I used to think cultures that wailed were really weird. As time has passed and I have matured I realise how vital that wailing is to our well being.
    It gets the grief out in a tangible way. It gives voice to grief.
    I have grieved by a simple few tears or a wailing that comes from so far in my being It felt like I was going to barf out my stomach.
    Our culture rejoices when others rejoice but we don’t necessarily mourn when other mourn. We send cards because someone else wrote words we can’t think of.

    Anyhow, whatever is going on, God be with you.

  10. lisaadams211

    Sigh. Ecclesiastes 1:18 … For in much wisdom is much grief: and he that increaseth knowledge increaseth sorrow.
    Thank you for your words.

  11. The Lord gave you the strength to post “Loss and Grief”. You’ve described what many of us have desired to express.
    I have found myself at a loss for words when trying to relate to those who have betrayed me. I grieve the loss of family, friendships, love.
    Thank you for sharing and you can be assured that many are praying for you and your loved ones.

  12. Anonymous

    This is such a good post. I really hope you don’t have cancer. So much of what you expressed in this post is very familiar to me. God bless you, Pastor Powell! Grief is so difficult, yet so plentiful in this life.

    Wishing you health, comfort, healing, restoration, and more comfort. God is always with us, even though it is hard to remember that sometimes.

    I really enjoy your sermons, your posts on this blog and others, and want to say thanks for expressing such, sharing such, and speaking as you do. God Bless!

  13. Thank you Sam. You are a blessing to me.

  14. Audrey Burk

    You have described my current mental condition exactly. Where did time go? How did I get grey in my hair, lines on my face? So many things I did wrong, never to be able to go back and do them over. The grief is all-consuming and crushing at times. But God has brought me this far; I must be at the stage of life He wants me to be in. He has forgiven me and now I can love much because I have been forgiven much. Your words are a comfort to me, too. So glad I’m not alone in this. Thank you.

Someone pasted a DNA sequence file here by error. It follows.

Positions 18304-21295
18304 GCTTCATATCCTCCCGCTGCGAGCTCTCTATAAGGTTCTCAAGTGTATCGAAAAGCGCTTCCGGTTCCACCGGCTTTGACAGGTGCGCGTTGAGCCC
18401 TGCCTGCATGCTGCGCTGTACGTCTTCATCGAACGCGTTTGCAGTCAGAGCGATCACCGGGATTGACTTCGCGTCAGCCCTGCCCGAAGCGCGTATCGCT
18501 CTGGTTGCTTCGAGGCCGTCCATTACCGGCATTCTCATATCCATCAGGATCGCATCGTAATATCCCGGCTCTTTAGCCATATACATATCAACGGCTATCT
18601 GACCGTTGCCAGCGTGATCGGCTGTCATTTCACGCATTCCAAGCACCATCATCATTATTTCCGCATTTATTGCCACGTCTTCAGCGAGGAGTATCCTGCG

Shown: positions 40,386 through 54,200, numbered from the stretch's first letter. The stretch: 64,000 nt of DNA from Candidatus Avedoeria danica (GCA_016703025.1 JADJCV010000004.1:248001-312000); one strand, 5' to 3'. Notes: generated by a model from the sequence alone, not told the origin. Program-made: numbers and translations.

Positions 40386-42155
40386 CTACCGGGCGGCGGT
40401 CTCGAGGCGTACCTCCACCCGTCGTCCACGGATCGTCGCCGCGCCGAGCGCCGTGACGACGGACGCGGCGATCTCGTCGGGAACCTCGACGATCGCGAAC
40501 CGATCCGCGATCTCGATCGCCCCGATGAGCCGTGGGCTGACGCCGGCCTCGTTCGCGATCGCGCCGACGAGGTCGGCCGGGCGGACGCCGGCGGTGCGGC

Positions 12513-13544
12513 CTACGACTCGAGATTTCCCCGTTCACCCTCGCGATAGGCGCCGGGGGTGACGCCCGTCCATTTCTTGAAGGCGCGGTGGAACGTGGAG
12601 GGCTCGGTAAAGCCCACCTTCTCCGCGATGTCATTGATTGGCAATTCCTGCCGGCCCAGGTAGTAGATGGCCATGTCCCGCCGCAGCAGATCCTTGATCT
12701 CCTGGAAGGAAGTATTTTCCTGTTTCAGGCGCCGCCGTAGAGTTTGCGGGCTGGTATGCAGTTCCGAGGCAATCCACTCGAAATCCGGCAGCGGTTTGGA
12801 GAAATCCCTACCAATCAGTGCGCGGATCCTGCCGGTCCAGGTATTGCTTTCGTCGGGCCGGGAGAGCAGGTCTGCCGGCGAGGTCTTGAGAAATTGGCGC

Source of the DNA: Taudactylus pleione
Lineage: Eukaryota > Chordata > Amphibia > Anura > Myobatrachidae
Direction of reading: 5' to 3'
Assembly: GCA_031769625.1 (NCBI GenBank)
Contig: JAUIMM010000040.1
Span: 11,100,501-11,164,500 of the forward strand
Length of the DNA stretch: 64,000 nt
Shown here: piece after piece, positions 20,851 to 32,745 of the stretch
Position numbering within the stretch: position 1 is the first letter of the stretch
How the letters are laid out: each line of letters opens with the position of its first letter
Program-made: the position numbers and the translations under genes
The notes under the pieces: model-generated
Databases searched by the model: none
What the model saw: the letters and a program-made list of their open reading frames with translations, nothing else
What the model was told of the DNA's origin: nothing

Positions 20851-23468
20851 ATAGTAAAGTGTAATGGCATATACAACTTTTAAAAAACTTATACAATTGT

15. authorrobraytaylor

    Give thanks that grief only applies to this earthly life. There will be a time when all tears will be wiped away. RobT

  16. Thank you so much for this, Sam. It makes me catch my breath with a lump in my throat. We open our eyes, we look here and there, we do one or two things that we hope are meaningful, and we are gone. But God knows, and He is ultimately the one doing the work. God bless you as you ponder and grieve and seek recovery.

    • Thank you, Rebecca. You’re born. You do some stuff. You die. But the mercies of the Lord are forever. It puts things into perspective. If we can reflect a little bit of the love and light and goodness of God on the way, through the grace of Christ and the fellowship of the Holy Spirit, then it is a life well-lived.

  17. Pingback: Loss and Grief - The Aquila Report

  18. studenttraveller2017

    Truthful and meaningful words, I agree it’s easier to not grieve, to put memories and feelings into a box and push it to the back of our minds and move on! I have recently written a post about my own experiences with grief and a few words of advice, I hope anyone reading would have a look and share their own take on my experience! Thank you x

  19. Naomi

    Thankyou for sharing. I like the analogy of the buffet table.